The relationship can also be seen in the figure below, where configurations with high downforce correlated with configurations with high aero balance error.
Aero balance variation (y) versus aero balance offset (x), colored by downforce produced.
Another trend can be seen above, where the aero balance variation has minimums at each end of the design space. This can also be seen in the graphic below. It seems that keeping the car at one extreme end of the setup spectrum will maintain a higher consistency.
Static rake angle (y) versus static ride height (x), colored by aero balance variation
Let's introduce spring, damping, and grip into the picture as well now. The figure below supports the intuition that softer ride rates increases mechanical grip at the wheel, by minimizing tire load variation over bumps. Damping effects are comparatively smaller.
Rear damping ratio (y) versus rear ride frequency (x), colored by rear tire load variation
These mechanical grip requirements, however, are at direct odds with downforce goals. This is because the high rake, low ride height setups require stiff spring rates in order to maintain a minimum ride height. The plot below is a good visualization of this trade-off. The lower donwforce range on the left side of the graph is not very relevant, as those are simply poorly configured and low-performing setups. As the graph moves to the right, however, there is a distinct trend where increasing downforce comes at the expense of increased tire load variation. This also correlates with the increased suspension stiffness, which is indicated by the color of the dots.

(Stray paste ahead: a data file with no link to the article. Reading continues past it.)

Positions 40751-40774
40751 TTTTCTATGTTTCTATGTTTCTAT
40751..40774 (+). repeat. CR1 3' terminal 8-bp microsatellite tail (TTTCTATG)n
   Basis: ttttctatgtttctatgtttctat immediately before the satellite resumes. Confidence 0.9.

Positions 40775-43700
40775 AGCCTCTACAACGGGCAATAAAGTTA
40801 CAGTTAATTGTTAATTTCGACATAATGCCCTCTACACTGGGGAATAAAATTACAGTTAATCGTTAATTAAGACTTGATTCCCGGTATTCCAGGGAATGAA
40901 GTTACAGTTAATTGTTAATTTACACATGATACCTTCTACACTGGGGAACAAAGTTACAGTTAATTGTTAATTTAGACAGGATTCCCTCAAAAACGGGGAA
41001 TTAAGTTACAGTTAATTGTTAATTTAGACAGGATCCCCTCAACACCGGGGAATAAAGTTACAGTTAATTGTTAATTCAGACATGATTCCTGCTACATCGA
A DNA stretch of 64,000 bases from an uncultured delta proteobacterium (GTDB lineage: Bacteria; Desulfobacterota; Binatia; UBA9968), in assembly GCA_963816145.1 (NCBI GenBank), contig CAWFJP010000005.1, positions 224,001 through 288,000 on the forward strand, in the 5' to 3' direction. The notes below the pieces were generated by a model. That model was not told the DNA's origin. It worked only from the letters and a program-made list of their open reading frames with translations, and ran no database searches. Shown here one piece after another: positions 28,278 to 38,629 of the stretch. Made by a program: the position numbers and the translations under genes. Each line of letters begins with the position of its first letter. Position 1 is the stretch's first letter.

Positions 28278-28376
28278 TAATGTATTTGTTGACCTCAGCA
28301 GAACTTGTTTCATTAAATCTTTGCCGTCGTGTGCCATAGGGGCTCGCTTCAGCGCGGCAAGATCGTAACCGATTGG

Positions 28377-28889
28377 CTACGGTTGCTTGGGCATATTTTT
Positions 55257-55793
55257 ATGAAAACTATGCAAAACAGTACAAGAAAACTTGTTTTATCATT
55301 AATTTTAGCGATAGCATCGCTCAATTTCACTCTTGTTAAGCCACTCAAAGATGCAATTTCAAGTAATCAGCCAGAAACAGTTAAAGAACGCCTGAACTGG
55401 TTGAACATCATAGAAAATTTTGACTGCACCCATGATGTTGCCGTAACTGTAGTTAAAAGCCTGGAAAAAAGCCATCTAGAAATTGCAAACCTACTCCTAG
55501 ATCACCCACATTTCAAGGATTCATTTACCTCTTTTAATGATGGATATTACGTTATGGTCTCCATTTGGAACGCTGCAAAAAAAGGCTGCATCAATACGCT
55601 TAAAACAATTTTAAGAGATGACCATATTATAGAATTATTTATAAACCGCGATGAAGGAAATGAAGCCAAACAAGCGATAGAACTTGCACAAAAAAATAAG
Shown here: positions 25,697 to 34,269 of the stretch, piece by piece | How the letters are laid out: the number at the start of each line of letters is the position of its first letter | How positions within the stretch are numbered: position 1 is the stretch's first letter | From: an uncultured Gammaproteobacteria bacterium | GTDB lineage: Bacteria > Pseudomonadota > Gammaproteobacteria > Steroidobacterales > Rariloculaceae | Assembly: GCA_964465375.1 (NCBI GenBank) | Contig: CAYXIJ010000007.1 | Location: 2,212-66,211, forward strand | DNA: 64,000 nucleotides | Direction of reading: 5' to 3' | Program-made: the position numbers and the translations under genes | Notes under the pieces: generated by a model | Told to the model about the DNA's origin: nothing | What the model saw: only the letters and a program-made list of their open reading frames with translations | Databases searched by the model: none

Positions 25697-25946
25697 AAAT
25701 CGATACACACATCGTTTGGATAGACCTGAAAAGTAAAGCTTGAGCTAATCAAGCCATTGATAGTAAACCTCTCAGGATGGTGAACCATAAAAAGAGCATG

Tire load variation (y) versus downforce produced (x), colored by front suspension frequency.
The competition specifies a minimum dynamic ride height of 10 mm measured at the front. Since this is at odds with the low-ride height, high-rake conditions to maximize downforce, this drives the need for a high enough front suspension frequency to keep the front end off the ground. Since the rear end is not held to such constraints, the optimizer immediately converged to the softest frequency allowed. Similarly, front damping had a reasonable mid-range spread, while rear damping converged to the lowest possible.
Rear suspension frequency (y) versus front suspension frequency (x), colored by iteration count
Rear damping ratio (y) versus front damping ratio (x), colored by iteration count
One output I did not mention yet is drag. This is because even though tradeoffs do exist in minimizing drag, the sensitivity is much lower. Increasing downforce comes at the cost of increasing drag, but all being told, the total variation in drag among the most realistic design solutions is no more than +/- 1%. With much more drastic tradeoffs elsewhere, it did not make sense to focus too much effort on minimizing drag.
Total drag (y) versus total downforce (x), colored by design iteration.